Sep. 19, 2013 at 3:35 AM ET
Police officers in southwestern Oklahoma appear to be on their way to solving a pair of decades-old cold cases while learning how to use new sonar imaging equipment on a remote lake. Sonar itself may be decades old, but the imaging system that the cops were using is state of the art — and the technology is finally affordable enough for local police units to give it a try.
Sonar works by sending pulses of sound waves out into the water and recording the waves that bounce back to create an image. A new type of imaging technique, one that works in a similar way to an MRI scanner at a hospital, is finally becoming affordable enough to put into portable devices.
That's what's in the sonar imaging system in use during the Foss Lake cold-case breakthrough, which was sold by a manufacturer called Humminbird. It uses narrow slices of sound waves to generate a sonar image of up to 350 feet on either side of the boat. By continually moving the boat, the slices compile a detailed image of an area. Users can even zoom in to get a detailed view.
Down at Foss Lake, the breakthrough came when the two old cars appeared, unmistakably clear, on the screen of their new gadget.
"The resolution of the images you get back is greatly detailed," George Hoyle, a trooper with the Oklahoma Highway Patrol who found the cars, told NBC News. "For instance, that '52 Chevy that I saw on my screen, I could tell you that the driver-side door was open."
The troopers also found a 1968 Camaro in about the same location — 100 feet offshore in an area that a park manager at Foss Lake asked them to image because he planned to lay new tarmac there to extend a boat ramp.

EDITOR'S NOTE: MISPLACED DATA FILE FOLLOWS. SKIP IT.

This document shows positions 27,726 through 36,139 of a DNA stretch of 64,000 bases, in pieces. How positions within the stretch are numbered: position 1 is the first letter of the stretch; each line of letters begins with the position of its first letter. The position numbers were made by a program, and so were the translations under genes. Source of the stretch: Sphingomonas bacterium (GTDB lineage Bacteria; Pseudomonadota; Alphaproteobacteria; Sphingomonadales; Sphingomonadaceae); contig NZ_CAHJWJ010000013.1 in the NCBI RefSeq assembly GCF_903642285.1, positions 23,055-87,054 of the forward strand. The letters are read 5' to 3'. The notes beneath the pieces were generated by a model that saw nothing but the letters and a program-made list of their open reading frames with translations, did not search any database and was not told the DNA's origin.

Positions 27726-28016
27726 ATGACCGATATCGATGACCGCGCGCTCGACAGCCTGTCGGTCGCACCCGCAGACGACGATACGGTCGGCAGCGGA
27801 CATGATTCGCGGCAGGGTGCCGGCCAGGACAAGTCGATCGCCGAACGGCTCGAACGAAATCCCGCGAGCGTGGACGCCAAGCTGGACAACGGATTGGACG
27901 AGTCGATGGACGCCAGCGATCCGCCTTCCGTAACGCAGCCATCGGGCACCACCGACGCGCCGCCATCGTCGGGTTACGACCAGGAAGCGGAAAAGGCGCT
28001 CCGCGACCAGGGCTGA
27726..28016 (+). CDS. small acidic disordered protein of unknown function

Both of the cars appear to be tied to missing person cases that went cold in the 1970s. Divers dispatched to recover the vehicles also found six bodies. Though DNA tests are likely required to confirm identities, "we're pretty certain" the bodies are the missing persons, Hoyle said.
The discovery illustrates what's possible in search and rescue with a new generation of affordable, high-resolution imaging technology, according to Bill Carson, a product manager for Humminbird.
The advancement of the technology has been driven by the fishing industry — good sonar images let anglers know where to find big fish — but its level of sophistication and its falling price are making it attractive to search and rescue, he added.
Compared to the base models made by traditional suppliers such as Raytheon, which can charge $40,000 or more for comparable technology, the system the Oklahoma Highway Patrol was using costs about $2,800.
"The hope is that because (the new generation of sonar) is affordable, departments of natural resources, search and rescue departments, and sheriffs' departments that patrol these waterways will put this equipment on their boats," he said. (The technology is meant for water, and can't gaze into dry land, like ground-penetrating radar.)
The thinking goes that these boats are often first on the scene when an accident occurs and they could put their sonar to work quickly enough to "turn some small percentage into a rescue as opposed to a recovery," Carson explained.
On the recovery side, he noted, the sonar technology was used to help authorities find the body of a 13-year-old boy who was knocked into the water during a "horrific" 2012 boat crash on Lake Lanier in Georgia. After the incident, the Georgia Department of Natural Resources ordered 28 sonar units for the fleet of boats that patrol the 59-square-mile lake.
Other anecdotes he's heard include users of the sonar technology finding lost property such as boats and "cars that somebody ran off a bridge."
Hoyle, the state trooper, seems impressed. "We're going to start using it a great deal more," he said.
John Roach is a contributing writer for NBC News. To learn more about him, visit his website.